With the songs at various stages of completion they turned to Stephen Street – who had produced four of their previous albums including ‘Everybody Else Is Doing It, So Why Can’t We?’ and ‘No Need To Argue’ - and spent 4 weeks in a London studio building the sounds around her vocals from the original demos. “It was a bitter sweet time. The joy of recording new tracks is always exciting and one of the best parts of being in a band. At the end of every day when we’d laid down our parts there was a sense of sadness, knowing that Dolores wouldn’t be in that evening to work on that day’s track” remembers Noel.

        The album is a strong goodbye from the band to their fans, a fitting tribute to their bandmate and friend and, most importantly, a collection of powerful songs that can take their rightful place with The Cranberries’ previous six records.


        FORMAT INFORMATION

        Coloured LP Info: Limited indies exclusive red rust coloured vinyl.

        The new album for the US artist Young Man aka Colin Caulfield with guitarist Emmett Conway, bassist Joe Bailey, drummer Dylan Andrews and synth player Jeff Graupner - produced by John McEntire (Tortoise, The Sea And Cake a.o.)

        Before he was even finished with the debut Young Man EP Boy, singersongwriter Colin Caulfield already knew what he wanted to do with this one, the 9-track album Vol. 1. First conceived in Caulfield’s college dorm room in 2009, Young Man is a concept project about youth -- about how that fleeting phase when you're emerging into adulthood can feel like reliving two decades of highs and lows in just a couple years. "I wanted all the things to come out in succession," Caulfield says, "because the series documents what happened to me when I was writing them. The whole project more or less portrays the trajectory of a young musician, first starting out, making mistakes, then growing up.

        He's growing in leaps and bounds, turning out a more muscular, focused sound on 'Vol.1,' where songs such as "21" and "Fate" bend the dreamy atmospherics Caulfield has been exploring since his first EP into lean, pliable melodies. Vol. 1 is the first Young Man effort to feature a full band. He is supported here by guitarist Emmett Conway, bassist Joe Bailey, drummer Dylan Andrews and synth player Jeff Graupner, most of whom have been playing live with Caulfield for the past couple years on tours with Cold War Kids, Givers, Grouplove and Fanfarlo, among others. "I always envisioned this as a full band project," Caulfield says. "Experimenting with a group of musicians in a way that you can't when you’re alone is much more appealing for me, but I had to teach myself how to record the songs on my own first."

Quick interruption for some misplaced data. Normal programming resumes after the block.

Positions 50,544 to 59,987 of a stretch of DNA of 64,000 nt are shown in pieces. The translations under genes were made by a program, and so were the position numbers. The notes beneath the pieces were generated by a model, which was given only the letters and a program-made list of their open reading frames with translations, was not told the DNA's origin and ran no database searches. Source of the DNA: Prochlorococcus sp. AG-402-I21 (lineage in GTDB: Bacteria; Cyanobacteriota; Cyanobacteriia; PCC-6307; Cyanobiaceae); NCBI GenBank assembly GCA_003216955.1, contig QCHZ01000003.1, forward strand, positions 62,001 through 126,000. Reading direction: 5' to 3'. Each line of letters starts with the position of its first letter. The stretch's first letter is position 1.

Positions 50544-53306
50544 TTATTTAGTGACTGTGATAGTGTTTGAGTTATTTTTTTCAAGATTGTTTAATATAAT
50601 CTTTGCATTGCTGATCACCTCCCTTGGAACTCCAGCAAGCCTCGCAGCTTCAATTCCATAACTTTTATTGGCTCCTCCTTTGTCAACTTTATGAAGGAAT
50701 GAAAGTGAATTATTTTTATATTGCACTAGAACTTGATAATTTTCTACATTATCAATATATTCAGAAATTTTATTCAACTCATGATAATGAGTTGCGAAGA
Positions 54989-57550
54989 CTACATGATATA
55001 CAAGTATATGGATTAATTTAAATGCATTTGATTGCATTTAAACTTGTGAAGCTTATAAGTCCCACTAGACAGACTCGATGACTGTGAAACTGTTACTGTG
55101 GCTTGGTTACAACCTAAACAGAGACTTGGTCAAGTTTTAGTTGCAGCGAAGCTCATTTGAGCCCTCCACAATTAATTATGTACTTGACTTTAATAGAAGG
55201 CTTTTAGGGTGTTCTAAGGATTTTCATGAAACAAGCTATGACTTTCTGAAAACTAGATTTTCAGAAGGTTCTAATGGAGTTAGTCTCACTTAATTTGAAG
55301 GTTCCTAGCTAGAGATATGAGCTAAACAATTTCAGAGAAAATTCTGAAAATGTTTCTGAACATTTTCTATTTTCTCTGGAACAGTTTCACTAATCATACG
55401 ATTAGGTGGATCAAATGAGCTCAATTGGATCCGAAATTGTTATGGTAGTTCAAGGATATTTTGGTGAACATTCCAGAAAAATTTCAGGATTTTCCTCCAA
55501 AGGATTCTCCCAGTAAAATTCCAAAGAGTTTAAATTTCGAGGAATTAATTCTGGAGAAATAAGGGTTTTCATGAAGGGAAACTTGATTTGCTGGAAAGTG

Vol 1 is also Caulfield's first project to be recorded in a studio -- Chicago's Soma Studios, where Young Man spent several weeks last year with producer John McEntire, known for his influential work with Nineties indie rock heavyweights Tortoise and The Sea And Cake, as well as production/engineering credits for Broken Social Scene and Stereolab. "I had a very good idea of what each song should sound like in my head before we went to the studio," Caulfield says. "They came out sounding different than I thought they were going to, but a lot of the album is about being happy with that. We almost called the album Damon & Division, which are the cross streets where Soma is, because the studio itself was such an important instrument on this record."

        Beyond any one instrument, Caulfield says the biggest influence on Vol. 1 was his longtime attraction to progressive rock. "It’s such geeky music," he says. "But the musicianship is something I really get behind. Sometimes I find myself using the same chords and rhythmic concepts, but those influences always push me to do something new as much as I'm able - making music technical in clever ways without letting it get too selfindulgent."

        Yet Caulfield also notes that the real writing of this record coincided with his beginning to develop a real taste for pop music again, for the first time since his early teens. "I got more interested in songwriting, and I learned to embrace pop music like Kelly Rowland and Nick Drake. I resented that music for so long, for some reason. I don’t think it’s negative anymore to write a good hook and have it repeat. For the longest time I wanted to make music that had parts that moved in and out, that didn’t follow standard pop conventions. I guess I finally realized it’s cool to do both." Prog pop? Yes. Finally.